21 October, 2021
Post Menopausal Bleeding
What is post-menopausal bleeding?
When the monthly periods stop for 12 months we call it menopause.
Any bleeding that happens after that is called post-menopausal bleeding.
Is it normal to have bleeding after menopause?
It is never normal to have bleeding after menopause. Even if it is spotting, or slight smearing of blood on pad or happened only once or no pain it is still not normal and you should not ignore.
Is it cancer?
All women who have post-menopausal bleeding will not have cancer.
Only less than 10% women might have cancer. Rest of 90% might have simple reasons for bleeding.
What can be the reasons for the post-menopausal bleeding?
Most common reason will be dryness of vagina also known as atrophy.
Other reasons might include small growths or polyps, infection of cervix or vagina, or use of hormone replacement pills. Less commonly there can be cancer of uterus or cervix or vagina.
What should I do when I notice post-menopausal bleeding?
Whenever you notice post-menopausal bleeding make an appointment with your doctor as soon as possible instead of postponing or observing for repetition.
What will happen at doctor’s visit?
When you visit the doctor will complaints of post-menopausal bleeding the doctor will take history of all your medical problems and check you which might involve internal check. If you are due for Pap smear or never had that done before Pap smear will be done which is twisting of soft brush at cervix – that is mouth of the uterus.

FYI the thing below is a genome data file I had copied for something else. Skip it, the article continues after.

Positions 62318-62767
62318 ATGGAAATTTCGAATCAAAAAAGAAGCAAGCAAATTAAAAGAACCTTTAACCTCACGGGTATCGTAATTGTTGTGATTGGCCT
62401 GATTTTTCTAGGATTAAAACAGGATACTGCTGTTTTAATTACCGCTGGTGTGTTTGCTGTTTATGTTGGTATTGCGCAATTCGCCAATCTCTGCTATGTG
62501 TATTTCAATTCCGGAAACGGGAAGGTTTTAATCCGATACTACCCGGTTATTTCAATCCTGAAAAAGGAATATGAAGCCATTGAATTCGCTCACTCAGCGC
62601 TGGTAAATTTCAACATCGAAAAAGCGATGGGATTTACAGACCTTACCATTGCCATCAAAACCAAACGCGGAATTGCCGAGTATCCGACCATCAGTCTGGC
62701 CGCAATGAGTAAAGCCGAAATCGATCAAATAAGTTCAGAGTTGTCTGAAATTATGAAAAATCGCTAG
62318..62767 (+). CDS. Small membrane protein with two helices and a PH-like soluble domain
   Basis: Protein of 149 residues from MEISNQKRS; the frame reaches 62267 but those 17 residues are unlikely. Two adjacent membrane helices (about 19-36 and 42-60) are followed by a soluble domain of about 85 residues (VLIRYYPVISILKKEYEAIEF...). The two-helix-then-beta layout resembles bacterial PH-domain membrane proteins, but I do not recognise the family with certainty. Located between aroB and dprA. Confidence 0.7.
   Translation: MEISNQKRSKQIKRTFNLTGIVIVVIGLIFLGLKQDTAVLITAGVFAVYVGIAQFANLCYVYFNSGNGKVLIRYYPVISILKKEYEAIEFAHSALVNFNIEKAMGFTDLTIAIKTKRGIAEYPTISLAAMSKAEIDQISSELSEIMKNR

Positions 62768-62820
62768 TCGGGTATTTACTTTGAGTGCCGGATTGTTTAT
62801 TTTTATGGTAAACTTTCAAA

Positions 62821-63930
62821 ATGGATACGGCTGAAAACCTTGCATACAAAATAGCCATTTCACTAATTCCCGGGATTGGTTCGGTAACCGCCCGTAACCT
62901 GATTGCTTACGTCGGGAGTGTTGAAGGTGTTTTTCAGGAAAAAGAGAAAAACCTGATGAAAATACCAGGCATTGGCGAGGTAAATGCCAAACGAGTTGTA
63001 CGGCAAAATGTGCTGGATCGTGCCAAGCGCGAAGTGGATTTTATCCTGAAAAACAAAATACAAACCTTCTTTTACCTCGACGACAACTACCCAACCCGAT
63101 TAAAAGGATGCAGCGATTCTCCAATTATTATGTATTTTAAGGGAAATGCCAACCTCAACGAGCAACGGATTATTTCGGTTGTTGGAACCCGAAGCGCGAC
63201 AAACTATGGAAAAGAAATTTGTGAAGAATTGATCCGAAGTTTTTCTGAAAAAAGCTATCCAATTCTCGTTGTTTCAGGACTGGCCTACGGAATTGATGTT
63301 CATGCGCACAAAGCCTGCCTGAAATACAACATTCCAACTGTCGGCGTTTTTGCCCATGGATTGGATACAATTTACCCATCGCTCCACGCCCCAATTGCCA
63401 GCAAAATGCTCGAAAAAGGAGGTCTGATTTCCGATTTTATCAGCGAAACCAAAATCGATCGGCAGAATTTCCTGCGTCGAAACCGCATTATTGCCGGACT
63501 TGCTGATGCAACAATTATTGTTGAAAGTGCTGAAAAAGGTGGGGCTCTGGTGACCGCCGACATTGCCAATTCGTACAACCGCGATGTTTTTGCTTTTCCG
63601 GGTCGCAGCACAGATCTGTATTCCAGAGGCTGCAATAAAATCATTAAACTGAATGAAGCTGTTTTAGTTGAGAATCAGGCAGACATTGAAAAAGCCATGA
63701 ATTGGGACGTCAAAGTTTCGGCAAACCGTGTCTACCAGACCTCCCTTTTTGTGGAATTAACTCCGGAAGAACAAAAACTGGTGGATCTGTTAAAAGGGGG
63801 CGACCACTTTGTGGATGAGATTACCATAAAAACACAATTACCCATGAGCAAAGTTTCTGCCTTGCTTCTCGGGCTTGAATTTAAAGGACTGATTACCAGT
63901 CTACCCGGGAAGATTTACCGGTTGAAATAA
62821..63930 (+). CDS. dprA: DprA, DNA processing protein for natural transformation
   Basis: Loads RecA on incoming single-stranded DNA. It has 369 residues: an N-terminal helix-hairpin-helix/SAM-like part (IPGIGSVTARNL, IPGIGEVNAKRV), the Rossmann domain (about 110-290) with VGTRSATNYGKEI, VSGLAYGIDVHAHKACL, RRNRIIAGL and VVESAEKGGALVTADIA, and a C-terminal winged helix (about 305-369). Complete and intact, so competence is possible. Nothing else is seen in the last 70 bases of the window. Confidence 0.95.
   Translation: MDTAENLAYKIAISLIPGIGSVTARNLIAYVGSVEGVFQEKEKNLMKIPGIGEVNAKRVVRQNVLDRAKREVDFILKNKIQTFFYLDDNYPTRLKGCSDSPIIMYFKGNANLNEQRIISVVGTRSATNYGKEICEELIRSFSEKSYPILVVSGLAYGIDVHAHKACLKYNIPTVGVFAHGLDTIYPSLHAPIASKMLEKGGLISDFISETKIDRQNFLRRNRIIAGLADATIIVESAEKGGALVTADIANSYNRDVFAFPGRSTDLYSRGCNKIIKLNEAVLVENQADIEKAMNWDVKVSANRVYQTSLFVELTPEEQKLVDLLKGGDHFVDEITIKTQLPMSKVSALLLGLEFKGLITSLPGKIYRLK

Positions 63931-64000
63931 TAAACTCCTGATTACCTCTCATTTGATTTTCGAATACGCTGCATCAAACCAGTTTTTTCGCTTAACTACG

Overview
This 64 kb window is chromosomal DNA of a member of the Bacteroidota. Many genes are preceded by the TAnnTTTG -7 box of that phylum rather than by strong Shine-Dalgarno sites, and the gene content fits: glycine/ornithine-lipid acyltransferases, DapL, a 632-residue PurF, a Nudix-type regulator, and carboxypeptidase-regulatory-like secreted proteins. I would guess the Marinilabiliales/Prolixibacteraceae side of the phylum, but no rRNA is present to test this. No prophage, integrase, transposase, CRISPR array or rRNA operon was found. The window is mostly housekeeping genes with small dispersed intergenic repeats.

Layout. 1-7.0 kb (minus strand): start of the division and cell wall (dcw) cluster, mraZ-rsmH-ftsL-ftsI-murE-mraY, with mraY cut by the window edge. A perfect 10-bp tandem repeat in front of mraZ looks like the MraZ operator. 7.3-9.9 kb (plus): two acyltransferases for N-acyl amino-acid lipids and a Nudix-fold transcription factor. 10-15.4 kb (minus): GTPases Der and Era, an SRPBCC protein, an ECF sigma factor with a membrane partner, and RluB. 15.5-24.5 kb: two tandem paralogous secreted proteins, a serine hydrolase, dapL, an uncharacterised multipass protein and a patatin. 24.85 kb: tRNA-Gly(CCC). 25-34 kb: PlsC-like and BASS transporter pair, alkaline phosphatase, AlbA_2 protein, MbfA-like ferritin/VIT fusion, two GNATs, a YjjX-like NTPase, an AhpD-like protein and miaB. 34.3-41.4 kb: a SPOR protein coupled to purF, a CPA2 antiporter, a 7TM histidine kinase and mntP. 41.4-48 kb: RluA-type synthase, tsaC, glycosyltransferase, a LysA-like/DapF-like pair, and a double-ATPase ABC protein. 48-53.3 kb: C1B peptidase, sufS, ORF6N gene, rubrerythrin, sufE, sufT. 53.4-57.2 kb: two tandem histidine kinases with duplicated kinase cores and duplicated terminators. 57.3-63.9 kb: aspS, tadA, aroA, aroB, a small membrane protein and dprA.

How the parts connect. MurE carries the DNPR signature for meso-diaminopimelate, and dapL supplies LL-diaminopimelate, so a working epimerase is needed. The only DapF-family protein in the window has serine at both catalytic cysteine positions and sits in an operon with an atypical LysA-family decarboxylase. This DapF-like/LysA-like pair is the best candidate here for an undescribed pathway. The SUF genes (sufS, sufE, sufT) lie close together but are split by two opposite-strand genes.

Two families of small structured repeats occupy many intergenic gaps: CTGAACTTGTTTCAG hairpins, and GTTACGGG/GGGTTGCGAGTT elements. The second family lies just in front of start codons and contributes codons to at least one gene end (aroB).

You will be advised ultrasound scan to check for any growths inside the uterus or abnormal thickness of uterine lining and also to rule out ovarian cysts.
You will be advised to have a biopsy of the lining of the uterus if it is looking thick. It is generally done in the outpatient department itself and you will not need anesthesia. It is well tolerated and a simple procedure. You might experience some crampy pain while biopsy is being taken.
The reports will be available in a week and you will be called to discuss the reports.
If biopsy is not tolerated or insufficient or if you are taking a pill for breast cancer you will need a camera test called hysteroscopy. A small camera is passed inside the uterus to check the lining. It can be done as outpatient or in operation theatre under anaesthesia. Even if you need anaesthesia it is a small procedure and you will be discharged on same day of the procedure.
What are the treatment options?
If biopsy and all examination reports are normal you will be reassured and no follow up will be needed unless the problem repeats. If there is uterine cancer identified you will need surgery to remove the uterus and ovaries. Remember the uterine cancers are detected early so there is very good cure possible. If vaginal dryness is the cause – you will be given hormone cream to help. If any infections identified you will be suggested appropriate antibiotics. If small polyps are the reason the polyps can be removed and sent for biopsy. If lining is thick but no cancer within then progesterone pills or coil will be suggested. Overall the treatment depends on the cause of the postmenopausal bleeding.